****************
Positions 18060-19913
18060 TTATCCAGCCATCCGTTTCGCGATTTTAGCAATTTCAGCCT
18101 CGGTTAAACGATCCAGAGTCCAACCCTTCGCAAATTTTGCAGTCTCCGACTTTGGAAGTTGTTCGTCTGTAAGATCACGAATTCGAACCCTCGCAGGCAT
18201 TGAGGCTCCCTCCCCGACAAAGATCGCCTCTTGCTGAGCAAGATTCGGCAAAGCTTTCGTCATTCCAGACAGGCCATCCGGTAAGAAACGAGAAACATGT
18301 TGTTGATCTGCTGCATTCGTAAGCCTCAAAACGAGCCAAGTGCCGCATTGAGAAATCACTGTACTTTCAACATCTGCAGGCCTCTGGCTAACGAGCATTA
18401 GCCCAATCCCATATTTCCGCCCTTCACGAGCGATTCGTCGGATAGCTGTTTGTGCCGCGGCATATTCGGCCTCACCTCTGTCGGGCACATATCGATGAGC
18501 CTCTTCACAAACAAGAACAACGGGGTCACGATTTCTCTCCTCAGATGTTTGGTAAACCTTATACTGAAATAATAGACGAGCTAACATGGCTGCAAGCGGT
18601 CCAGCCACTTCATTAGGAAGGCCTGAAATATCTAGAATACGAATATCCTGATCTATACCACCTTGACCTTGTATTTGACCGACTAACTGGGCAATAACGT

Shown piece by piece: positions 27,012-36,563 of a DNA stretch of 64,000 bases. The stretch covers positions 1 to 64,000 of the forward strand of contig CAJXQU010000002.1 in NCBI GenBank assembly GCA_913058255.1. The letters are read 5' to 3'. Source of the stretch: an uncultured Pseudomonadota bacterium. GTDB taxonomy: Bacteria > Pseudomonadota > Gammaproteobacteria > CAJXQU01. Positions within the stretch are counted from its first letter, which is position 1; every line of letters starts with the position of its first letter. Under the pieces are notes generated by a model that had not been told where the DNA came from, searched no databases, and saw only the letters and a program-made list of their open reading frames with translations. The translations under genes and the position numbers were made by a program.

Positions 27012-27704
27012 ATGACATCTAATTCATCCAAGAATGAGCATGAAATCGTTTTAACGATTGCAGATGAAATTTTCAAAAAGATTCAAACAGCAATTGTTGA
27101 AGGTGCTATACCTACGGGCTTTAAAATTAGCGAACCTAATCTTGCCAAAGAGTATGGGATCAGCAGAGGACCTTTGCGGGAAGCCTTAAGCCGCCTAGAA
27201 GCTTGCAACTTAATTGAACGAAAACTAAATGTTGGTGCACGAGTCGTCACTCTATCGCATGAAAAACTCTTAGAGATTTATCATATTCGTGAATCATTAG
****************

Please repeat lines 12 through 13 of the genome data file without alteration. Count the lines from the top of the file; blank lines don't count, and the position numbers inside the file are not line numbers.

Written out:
27101 AGGTGCTATACCTACGGGCTTTAAAATTAGCGAACCTAATCTTGCCAAAGAGTATGGGATCAGCAGAGGACCTTTGCGGGAAGCCTTAAGCCGCCTAGAA
27201 GCTTGCAACTTAATTGAACGAAAACTAAATGTTGGTGCACGAGTCGTCACTCTATCGCATGAAAAACTCTTAGAGATTTATCATATTCGTGAATCATTAG